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11-23-2011, 07:14 AM   #1
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touching up a black eye

I took some photos of my grandchildren and my granddaughter got a slight black eye playing basketball and I can't touch it up to my satisfaction. I use lightroom and have photoshop elements 6 but am not familiar with elements. Does anyone have
any simple techniques to make this acceptable.

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11-23-2011, 09:25 AM   #2
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I've done this to remove bags under the eyes . . . should work here, as long as there is not too much swelling. ;-)

In elements, get in close.
Sample the skin color from an unblemished area nearby (eyedropper)
Make a new layer on top of this one.
Using a brush with low opacity, paint the color over the "black" part of the skin, on the new layer.
11-23-2011, 11:32 AM   #3
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Or do the same with the clone stamp tool
11-23-2011, 01:21 PM   #4
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Thanks I will give that a try

11-23-2011, 02:57 PM   #5
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You could always copy the "good" eye and paste it over the bruised one. Flop it and transform it until it's right.
A little creative work with the patch tool and your done.
I've had to do this very thing from time to time.
11-24-2011, 11:51 PM   #6
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QuoteOriginally posted by Jim Olson Quote
I took some photos of my grandchildren and my granddaughter got a slight black eye playing basketball and I can't touch it up to my satisfaction. I use lightroom and have photoshop elements 6 but am not familiar with elements. Does anyone have
any simple techniques to make this acceptable.
Hi

Looks like a staged photograph, therefore a bit of makeup applied to the bung eye before pressing the shutter button would have been the easy option. I just mention this so you remember this next time. Preparing a shot when there is time is everything. But now the clone stamp in PS is probably your only option. I have done the reverse to some portraits even added a bloody scar and stitches for fun.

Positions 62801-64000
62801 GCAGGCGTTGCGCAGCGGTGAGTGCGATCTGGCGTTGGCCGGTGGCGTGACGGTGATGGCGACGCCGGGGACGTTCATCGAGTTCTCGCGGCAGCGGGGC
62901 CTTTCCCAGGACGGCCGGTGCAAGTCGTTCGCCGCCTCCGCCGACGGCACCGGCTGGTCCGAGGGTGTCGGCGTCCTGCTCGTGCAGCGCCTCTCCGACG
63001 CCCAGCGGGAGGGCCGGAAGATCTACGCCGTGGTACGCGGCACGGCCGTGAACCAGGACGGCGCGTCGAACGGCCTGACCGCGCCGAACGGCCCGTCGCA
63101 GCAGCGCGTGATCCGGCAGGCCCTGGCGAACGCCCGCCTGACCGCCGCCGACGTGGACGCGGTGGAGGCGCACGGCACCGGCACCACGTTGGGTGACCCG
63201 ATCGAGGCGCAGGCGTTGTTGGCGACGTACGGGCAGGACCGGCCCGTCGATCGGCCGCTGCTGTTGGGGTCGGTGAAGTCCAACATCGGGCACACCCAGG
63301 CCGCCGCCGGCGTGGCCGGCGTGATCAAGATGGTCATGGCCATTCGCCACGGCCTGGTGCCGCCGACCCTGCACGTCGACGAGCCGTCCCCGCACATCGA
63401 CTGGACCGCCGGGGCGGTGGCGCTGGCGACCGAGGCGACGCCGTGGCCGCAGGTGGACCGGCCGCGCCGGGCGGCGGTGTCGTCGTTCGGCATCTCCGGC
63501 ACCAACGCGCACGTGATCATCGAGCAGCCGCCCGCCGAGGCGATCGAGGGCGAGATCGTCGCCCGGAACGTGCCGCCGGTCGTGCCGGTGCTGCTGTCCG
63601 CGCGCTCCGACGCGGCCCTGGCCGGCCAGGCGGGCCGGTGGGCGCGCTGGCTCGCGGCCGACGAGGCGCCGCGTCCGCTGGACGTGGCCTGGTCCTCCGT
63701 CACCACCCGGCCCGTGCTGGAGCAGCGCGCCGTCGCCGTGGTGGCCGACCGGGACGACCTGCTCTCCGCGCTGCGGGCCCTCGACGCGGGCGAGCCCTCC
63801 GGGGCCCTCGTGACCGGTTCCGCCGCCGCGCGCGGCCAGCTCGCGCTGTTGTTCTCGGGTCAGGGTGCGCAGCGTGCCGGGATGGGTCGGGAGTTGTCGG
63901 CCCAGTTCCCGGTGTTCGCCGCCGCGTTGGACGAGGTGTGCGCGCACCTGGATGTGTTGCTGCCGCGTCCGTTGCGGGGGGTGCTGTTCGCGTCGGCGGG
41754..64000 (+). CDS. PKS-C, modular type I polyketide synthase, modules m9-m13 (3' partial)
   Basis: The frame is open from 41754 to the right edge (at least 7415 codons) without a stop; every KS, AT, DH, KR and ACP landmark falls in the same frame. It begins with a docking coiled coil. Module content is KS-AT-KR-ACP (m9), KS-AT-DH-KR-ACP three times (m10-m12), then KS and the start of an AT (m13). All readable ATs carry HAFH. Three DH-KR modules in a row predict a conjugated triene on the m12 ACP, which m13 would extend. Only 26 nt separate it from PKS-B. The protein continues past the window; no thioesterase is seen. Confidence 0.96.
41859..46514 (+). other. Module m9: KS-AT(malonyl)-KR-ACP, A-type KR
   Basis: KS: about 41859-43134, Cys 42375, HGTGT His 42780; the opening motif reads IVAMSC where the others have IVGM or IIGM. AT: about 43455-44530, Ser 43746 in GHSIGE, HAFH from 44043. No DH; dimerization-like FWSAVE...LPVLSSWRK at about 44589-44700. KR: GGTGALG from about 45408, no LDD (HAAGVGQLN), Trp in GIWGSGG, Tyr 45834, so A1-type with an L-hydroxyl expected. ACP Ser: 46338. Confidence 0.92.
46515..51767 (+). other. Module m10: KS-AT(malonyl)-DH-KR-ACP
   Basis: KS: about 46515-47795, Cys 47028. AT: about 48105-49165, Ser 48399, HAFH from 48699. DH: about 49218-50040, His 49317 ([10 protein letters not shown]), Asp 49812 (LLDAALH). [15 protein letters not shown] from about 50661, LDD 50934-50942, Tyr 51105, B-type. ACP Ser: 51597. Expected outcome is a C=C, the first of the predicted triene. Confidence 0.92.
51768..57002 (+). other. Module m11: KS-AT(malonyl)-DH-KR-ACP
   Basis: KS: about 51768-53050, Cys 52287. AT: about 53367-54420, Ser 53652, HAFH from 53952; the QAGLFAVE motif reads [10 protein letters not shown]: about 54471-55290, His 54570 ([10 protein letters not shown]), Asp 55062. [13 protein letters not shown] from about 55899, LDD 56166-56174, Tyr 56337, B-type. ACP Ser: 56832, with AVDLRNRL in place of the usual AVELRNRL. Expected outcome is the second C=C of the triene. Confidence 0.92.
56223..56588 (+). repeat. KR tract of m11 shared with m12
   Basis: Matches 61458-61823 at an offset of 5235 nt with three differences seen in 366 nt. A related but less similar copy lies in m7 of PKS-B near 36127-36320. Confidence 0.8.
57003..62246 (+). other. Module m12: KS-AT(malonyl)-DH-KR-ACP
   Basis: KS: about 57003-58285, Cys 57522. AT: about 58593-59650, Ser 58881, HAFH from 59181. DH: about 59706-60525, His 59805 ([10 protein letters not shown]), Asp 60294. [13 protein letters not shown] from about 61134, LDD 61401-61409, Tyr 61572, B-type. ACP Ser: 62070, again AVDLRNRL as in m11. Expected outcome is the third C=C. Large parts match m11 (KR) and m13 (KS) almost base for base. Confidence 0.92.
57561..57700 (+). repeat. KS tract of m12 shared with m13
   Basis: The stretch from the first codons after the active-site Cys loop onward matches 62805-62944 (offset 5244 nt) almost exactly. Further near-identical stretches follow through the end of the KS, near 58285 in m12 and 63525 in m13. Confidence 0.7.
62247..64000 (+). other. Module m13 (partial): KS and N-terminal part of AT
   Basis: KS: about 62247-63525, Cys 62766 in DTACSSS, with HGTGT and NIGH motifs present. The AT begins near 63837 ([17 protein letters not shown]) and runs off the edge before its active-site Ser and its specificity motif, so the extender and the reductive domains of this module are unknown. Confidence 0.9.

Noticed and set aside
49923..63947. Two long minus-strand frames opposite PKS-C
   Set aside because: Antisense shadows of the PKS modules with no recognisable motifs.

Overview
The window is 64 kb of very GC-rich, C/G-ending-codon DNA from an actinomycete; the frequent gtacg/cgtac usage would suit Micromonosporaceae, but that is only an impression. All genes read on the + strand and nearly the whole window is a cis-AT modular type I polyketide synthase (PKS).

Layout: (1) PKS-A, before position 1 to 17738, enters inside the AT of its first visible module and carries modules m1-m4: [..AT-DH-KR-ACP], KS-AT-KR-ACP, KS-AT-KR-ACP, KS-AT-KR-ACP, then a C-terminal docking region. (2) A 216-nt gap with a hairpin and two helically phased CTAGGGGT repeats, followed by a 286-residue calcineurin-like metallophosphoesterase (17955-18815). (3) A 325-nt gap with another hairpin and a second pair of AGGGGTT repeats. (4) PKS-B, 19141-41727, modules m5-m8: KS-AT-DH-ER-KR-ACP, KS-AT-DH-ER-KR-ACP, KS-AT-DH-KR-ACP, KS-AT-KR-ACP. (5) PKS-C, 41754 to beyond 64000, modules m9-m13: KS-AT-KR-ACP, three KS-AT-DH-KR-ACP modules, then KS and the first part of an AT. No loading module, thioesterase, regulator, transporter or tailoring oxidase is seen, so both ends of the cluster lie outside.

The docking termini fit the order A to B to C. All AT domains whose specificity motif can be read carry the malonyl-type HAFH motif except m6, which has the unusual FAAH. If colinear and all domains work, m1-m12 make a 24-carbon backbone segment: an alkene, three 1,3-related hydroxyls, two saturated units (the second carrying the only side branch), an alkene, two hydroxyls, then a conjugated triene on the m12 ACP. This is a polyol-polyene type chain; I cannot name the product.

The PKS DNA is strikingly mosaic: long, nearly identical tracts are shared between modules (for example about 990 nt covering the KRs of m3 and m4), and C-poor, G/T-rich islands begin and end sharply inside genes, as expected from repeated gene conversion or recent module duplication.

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11-25-2011, 12:25 AM   #7
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Don't 'paint' colour onto the eye unless you add some noise/grain to that layer. Any further development will make that area stand apart from the rest of the skin and probably show up in prints. It's better to use the clone tool in Photoshop and sample another area of skin so that it looks completely natural.

11-25-2011, 12:34 AM   #8
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QuoteOriginally posted by Wheatfield Quote
You could always copy the "good" eye and paste it over the bruised one. Flop it and transform it until it's right.
A little creative work with the patch tool and your done.
I've had to do this very thing from time to time.
An interesting idea but the human face is not symmetrical and people who actually know the subject might sense that something is wrong if your technique was followed. Besides, the human face is not flat and there is a different perspective for each eye. Anyone trained as an artist, or with an understanding of form, would see it as wrong. Check out the Paramount lady with the torch. The arm holding the torch looks like a stump hanging off the shoulder because it's foreshortened 'incorrectly' - because it's basically a photograph and not a drawing. Even artists as far back as Rubens understood that you need to change things in those kinds of situations so that the form is still 'readable'. Photographs, generally, don't allow you to do that. And yet the decision makers at Paramount allowed that abomination to progress.

Last edited by bossa; 11-25-2011 at 12:39 AM.
11-25-2011, 01:07 AM   #9
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I don't know what version of photoshop you are currently using but under the brush tool in the latest one there is a color replacement tool that is just ideal for this kind of thing. I just did something like this a few weeks ago for someone actually where their son was doing a football team pic but had a bit of shiner showing and it was fairly easy to change it out with that tool and it didn't look too fake after. Just zoom in, sample the skin in a good spot (Go to the other eye if you need to.) and you can pretty much kiss that shiner goodbye. IM'd you if you need more help.
11-25-2011, 05:38 AM   #10
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Wheatfield and Schraubstock both have very good solutions. Stealing the other eye is an old trick and works very well. There are YouTube tutorials on just that very technique. It's tricky but very well known and documented.
In hindsight, a little makeup goes a long way. You could have traded half an hour in post for 5 minutes with the coverup.
Nice portrait! I hope it turns out well and everyone loves it!
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